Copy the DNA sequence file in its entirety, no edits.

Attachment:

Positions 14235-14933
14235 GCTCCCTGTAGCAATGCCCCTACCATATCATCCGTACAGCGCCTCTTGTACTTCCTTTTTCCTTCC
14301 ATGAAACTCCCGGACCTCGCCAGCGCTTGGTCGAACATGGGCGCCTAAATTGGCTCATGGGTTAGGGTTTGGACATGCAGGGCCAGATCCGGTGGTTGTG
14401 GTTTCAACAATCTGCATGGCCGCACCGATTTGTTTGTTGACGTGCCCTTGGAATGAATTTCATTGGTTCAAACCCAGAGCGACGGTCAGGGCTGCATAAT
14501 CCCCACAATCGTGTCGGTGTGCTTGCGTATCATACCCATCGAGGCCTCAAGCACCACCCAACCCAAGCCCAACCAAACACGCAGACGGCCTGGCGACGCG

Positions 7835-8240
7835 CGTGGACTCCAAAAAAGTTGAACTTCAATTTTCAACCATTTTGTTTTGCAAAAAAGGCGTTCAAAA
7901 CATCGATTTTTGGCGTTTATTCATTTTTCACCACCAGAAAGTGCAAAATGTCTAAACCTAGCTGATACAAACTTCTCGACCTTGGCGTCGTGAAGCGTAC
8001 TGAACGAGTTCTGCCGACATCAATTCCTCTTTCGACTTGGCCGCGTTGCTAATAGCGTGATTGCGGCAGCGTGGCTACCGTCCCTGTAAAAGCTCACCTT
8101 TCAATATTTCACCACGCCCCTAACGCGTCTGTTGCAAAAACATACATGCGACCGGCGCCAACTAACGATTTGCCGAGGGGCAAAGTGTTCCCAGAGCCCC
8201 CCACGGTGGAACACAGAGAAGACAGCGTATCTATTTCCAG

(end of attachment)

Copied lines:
Positions 14235-14933
14235 GCTCCCTGTAGCAATGCCCCTACCATATCATCCGTACAGCGCCTCTTGTACTTCCTTTTTCCTTCC
14301 ATGAAACTCCCGGACCTCGCCAGCGCTTGGTCGAACATGGGCGCCTAAATTGGCTCATGGGTTAGGGTTTGGACATGCAGGGCCAGATCCGGTGGTTGTG
14401 GTTTCAACAATCTGCATGGCCGCACCGATTTGTTTGTTGACGTGCCCTTGGAATGAATTTCATTGGTTCAAACCCAGAGCGACGGTCAGGGCTGCATAAT
14501 CCCCACAATCGTGTCGGTGTGCTTGCGTATCATACCCATCGAGGCCTCAAGCACCACCCAACCCAAGCCCAACCAAACACGCAGACGGCCTGGCGACGCG

Positions 7835-8240
7835 CGTGGACTCCAAAAAAGTTGAACTTCAATTTTCAACCATTTTGTTTTGCAAAAAAGGCGTTCAAAA
7901 CATCGATTTTTGGCGTTTATTCATTTTTCACCACCAGAAAGTGCAAAATGTCTAAACCTAGCTGATACAAACTTCTCGACCTTGGCGTCGTGAAGCGTAC
8001 TGAACGAGTTCTGCCGACATCAATTCCTCTTTCGACTTGGCCGCGTTGCTAATAGCGTGATTGCGGCAGCGTGGCTACCGTCCCTGTAAAAGCTCACCTT
8101 TCAATATTTCACCACGCCCCTAACGCGTCTGTTGCAAAAACATACATGCGACCGGCGCCAACTAACGATTTGCCGAGGGGCAAAGTGTTCCCAGAGCCCC
8201 CCACGGTGGAACACAGAGAAGACAGCGTATCTATTTCCAG